Category Archives: Pets

That Escalated Quickly


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Cartoon from the great Dan Piraro, as shared on FaceBook.  http://bizarro.com

Anyone else notice how we went from dead of winter to Holy-Crap-I-Just-Saw-A-Robin in less than a week? I think I even saw a rare white headed snow bird, although they usually don’t drive fly home north until April.

I was out walking the dogs a few days ago (because I’m ALWAYS walking the dogs. When I die, my tombstone will say “She really walked those dogs a lot.”) and saw my first sandhill cranes of the season fly overhead. Although I am one of those weird winter lovers, I have to admit I grinned from ear to ear when I heard them. You don’t realize how long winter is until you hear your first sandhill crane, I guess.

Saturday, the sun shone and it was 62 degrees. In Wisconsin, that’s shorts and flip flops weather. And bike riding weather. And therefore, also leg shaving weather.

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I hauled my bike up from storage, threw some air in the tires, and dug out my fancy pants bike shorts. And then I took a gander at 6 months of forest growth and had to make a decision. Was it worse to scare the neighbors with sasquatch legs or to blind them with freshly-shaven, sun-deprived, neon white legs?

You’ve heard the term “Tan fat is better than pale fat” right? Well, pale fat is better than sasquatch legs. I hunted down the pruning shears and got to work. I wanted my winter white legs to look their best in my brand spankin’ new bike shorts.

I bought my new bike shorts off the internet. With justified trepidation I might add. Cycling clothes are sketchy enough to buy even when you can try them on, seeing as they seem to be made for toddlers and anorexically thin, middle-aged men. These shorts had rave reviews on Amazon, and everyone said they fit great and the sizing chart seemed legit, so I threw the dice.

I LOVE THEM. They have mesh pockets on the side for easy storage of maps, gloves, gel packs, phones – whatever us crazy bikers can think of to stick in there. I don’t usually wear the typical bike jerseys that have the pockets in the back (see above – toddlers and skinny middle-aged men do not have BUS’s (Breasts of Unusual Size)) so this is a great idea for me. I am totally geeked out about them. Plus the price was right and they actually fit without me feeling like a stuffed sausage.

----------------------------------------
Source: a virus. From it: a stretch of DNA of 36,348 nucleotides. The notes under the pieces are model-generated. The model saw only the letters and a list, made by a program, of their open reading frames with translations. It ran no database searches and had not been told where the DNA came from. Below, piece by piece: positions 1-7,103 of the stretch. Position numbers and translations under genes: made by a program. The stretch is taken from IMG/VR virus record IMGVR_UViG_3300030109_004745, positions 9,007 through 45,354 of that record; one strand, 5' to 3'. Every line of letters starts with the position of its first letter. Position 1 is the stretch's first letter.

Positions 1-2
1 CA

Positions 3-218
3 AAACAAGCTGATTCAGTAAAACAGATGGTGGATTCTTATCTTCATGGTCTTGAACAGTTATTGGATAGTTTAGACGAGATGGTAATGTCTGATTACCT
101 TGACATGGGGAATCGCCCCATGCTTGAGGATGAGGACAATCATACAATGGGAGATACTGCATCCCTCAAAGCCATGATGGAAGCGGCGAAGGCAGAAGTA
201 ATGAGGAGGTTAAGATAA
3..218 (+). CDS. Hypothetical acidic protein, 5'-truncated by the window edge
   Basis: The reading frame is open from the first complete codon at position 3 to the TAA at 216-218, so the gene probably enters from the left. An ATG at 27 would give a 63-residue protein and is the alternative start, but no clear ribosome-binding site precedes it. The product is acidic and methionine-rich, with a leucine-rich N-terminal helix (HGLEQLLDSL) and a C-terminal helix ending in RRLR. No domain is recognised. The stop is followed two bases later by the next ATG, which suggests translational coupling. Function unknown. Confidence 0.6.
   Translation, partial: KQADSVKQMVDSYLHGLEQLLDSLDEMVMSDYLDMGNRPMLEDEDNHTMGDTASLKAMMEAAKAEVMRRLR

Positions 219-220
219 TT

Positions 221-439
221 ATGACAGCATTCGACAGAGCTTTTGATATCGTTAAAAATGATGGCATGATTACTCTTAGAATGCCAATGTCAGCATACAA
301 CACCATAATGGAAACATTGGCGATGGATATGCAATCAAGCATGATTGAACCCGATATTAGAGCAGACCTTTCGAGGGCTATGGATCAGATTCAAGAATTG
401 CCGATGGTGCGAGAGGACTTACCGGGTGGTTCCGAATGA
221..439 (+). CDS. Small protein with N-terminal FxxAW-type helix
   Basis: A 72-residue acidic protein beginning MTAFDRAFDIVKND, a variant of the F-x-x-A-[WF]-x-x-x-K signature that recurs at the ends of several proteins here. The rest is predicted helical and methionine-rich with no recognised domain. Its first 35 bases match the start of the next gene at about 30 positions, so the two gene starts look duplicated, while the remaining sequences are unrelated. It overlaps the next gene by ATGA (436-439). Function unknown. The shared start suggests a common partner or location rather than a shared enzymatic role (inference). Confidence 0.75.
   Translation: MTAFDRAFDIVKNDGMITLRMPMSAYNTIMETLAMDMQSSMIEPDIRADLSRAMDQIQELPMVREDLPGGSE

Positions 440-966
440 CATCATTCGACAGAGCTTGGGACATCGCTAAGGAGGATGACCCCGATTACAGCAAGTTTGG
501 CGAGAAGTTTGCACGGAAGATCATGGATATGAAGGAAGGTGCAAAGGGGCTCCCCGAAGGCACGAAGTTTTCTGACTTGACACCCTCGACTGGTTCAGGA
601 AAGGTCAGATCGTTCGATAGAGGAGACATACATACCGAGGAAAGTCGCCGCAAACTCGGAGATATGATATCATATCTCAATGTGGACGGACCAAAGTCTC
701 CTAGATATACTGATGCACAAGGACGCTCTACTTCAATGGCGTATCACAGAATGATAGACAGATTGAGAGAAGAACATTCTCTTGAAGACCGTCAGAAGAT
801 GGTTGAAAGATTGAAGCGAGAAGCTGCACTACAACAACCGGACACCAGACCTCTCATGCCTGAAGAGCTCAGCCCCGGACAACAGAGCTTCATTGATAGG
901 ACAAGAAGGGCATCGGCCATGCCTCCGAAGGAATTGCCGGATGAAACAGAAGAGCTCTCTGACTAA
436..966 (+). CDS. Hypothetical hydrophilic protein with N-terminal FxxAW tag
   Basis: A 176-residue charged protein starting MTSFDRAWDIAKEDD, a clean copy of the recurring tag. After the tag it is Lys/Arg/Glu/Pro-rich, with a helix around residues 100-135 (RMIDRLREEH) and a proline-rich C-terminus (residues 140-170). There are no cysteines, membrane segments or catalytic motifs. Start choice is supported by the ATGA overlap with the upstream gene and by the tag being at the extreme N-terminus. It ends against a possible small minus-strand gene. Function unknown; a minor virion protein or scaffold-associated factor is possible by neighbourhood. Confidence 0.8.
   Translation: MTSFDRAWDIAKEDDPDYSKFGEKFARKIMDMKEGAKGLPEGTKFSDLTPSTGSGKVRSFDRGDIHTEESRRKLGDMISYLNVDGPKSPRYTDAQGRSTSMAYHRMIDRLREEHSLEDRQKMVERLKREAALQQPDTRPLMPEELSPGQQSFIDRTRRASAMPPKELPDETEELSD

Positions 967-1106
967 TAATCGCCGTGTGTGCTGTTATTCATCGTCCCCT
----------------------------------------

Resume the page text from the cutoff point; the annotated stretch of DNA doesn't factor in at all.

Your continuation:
And guess what? I also bought an over the shoulder doggie holder. That’s not what it’s really called, but it should be called that because I just made that up and that’s an excellent play on words.

Okay, I didn’t really make it up – I sort of stole it from the old “over the shoulder boulder holder” joke (that’s a bra for those of you who were sheltered as a child) but you have to admit, it gives a clear and concise picture in your head and is much easier to understand than the SEO title it has on Amazon. The “i’Pet® Hands-free Reversible Small Dog Cat Sling Carrier Bag Travel Tote Soft Comfortable Puppy Kitty Rabbit Double-sided Pouch Shoulder Carry Tote Handbag”.

What?

Exactly. So I tried that out today, too. One thing about spring in Wisconsin – it gets deceptively warm for about two weeks and all the birds come back and start partying, and then it snows, rains, and freezes for a month (and the birds fall for it EVERY TIME. You would think they would learn) so you have to spend as much time in the sun as you can before it disappears again.

See below – don’t I look like Paris Hilton? I could be her twin, right?

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For the record, I’m not really the froo-froo girlie girl walking around with her poochy-woochy-kins type. But Lucky dog has a bad feet so long walks leave him limping with bloody toes. And when I leave him home, he howls – which is equally detrimental to his health because everyone wants to kill him then. This carrier worked perfectly, and will make for an awesome summer of dog walking.